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Camera captures rare young Philippine Eagle in the wild

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04:01 AM March 17th, 2013

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By: Vicente S. Labro, March 17th, 2013 04:01 AM

The Philippine Eagle’s wing span of 7 feet is world’s broadest. In an INQUIRER file photo, Pag-asa, a Philippine Eagle bred in captivity at a sanctuary in Davao City shows off. Just recently, a “juvenile” Philippine Eagle was recently sighted and photographed at the 3,720-hectare Taft Forest Wildlife (Philippine Eagle) Sanctuary in Taft, Eastern Samar, which is in the Samar Island Natural Park. EDDIE JUNTILLA/PHILIPPINE EAGLE

TACLOBAN CITY—A “juvenile” Philippine Eagle (Pithecphaga jefferyi) was recently sighted and photographed at the 3,720-hectare Taft Forest Wildlife (Philippine Eagle) Sanctuary in Taft, Eastern Samar, which is in the Samar Island Natural Park (SINP).

Ruth Francisco, a Manila-based member of the Wild Bird Club of the Philippines, said she saw and took a picture  of a Philippine Eagle on March 10 in the forest of Barangay San Gabriel located about 120 kilometers from Tacloban City.

Francisco, who has been been birding for two years, said she had seen other wild birds in flight and Philippine eagles in captivity, but this was the first time she saw a live Philippine Eagle in the wild.

It was perched on a tree branch about 100 meters from where she was standing, Francisco said.

Her brief encounter with the elusive national bird lasted about five minutes.

“It stayed there until three rufous hornbills flew by and perched in a nearby tree. The noise of the hornbills (seemed to have) disturbed the Philippine Eagle and it flew away,” she said.

According to Francisco, she went to the SINP to look for the Mindanao bleeding heart pigeon that is known to inhabit the area.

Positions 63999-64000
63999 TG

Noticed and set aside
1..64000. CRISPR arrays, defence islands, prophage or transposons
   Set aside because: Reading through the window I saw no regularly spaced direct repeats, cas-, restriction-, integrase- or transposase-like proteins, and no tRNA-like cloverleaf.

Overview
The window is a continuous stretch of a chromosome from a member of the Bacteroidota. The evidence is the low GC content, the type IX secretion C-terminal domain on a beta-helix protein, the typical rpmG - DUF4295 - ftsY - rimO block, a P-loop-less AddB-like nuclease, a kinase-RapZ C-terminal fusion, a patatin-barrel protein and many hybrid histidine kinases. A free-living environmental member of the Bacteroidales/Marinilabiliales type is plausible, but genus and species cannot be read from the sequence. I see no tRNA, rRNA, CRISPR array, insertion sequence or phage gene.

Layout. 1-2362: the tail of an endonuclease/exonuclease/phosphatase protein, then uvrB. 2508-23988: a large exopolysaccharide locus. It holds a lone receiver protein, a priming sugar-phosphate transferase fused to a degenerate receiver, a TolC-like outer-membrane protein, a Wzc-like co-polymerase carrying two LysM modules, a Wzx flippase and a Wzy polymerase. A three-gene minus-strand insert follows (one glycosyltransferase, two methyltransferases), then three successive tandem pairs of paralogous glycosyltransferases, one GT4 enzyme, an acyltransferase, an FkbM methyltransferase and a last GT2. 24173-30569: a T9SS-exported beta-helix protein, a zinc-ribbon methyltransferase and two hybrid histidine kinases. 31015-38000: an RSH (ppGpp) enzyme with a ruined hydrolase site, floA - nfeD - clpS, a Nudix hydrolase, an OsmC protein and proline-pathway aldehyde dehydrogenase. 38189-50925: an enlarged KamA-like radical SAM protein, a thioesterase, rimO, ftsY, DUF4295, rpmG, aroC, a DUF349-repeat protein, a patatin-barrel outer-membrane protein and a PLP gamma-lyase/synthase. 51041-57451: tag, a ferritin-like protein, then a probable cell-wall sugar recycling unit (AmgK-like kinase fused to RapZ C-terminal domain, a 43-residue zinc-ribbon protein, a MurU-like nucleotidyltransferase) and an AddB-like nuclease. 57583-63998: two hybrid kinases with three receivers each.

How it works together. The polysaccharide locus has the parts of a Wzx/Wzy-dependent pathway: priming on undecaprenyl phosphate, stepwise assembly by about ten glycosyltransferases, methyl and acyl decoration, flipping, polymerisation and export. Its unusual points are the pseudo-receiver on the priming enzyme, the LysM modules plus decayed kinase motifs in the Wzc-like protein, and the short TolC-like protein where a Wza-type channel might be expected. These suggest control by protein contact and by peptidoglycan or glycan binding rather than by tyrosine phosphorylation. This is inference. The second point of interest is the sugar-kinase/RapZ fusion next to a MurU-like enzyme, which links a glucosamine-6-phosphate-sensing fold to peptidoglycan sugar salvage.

With SINP tour guide Joselito Sierra, she went into the forest on the morning of March 10. At 7:55 a.m. she heard sounds from a rufous hornbill.

Expecting the Mindanao bleeding heart pigeon to follow, she got her camera ready. But what came next was a raptor that suddenly perched in a leafless tree. She then realized that it was a Philippine Eagle.

“The presence of the Philippine Eagle is an indicator that we still have an ecologically balanced forest in Samar,” said Manolito D. Ragu, director of the Department of Environment and Natural Resources-Eastern Visayas (DENR-8).

He said there had also been reported sightings of the Philippine Eagle in Leyte.

The Philippine Eagle is endemic to the Philippines and can be found in eastern Luzon, Samar, Leyte and Mindanao.

Following the various sightings of the national bird in Samar, then President Joseph Estrada issued Proclamation No. 155 on July 31, 1999, establishing the 3,720-hectare Taft Forest Wildlife (Philippine Eagle) Sanctuary in the SINP. The park includes Mt. Nahulopan in Taft town.

The first Philippine Eagle was spotted in Samar  117 years ago by John Whitehead, an English explorer and naturalist. On June 13, 1896, Whitehead’s servant, Juan, brought him the first specimen of the “monkey-eating” eagle.

But it was later discovered that the raptor did not just eat monkey but also civets, large snakes, monitor lizards and flying lemur, among others. In 1978, the monkey-eating eagle was renamed the Philippine Eagle.

In 1995, the Philippine Eagle was named the national bird by President Fidel V. Ramos under Proclamation No. 615.

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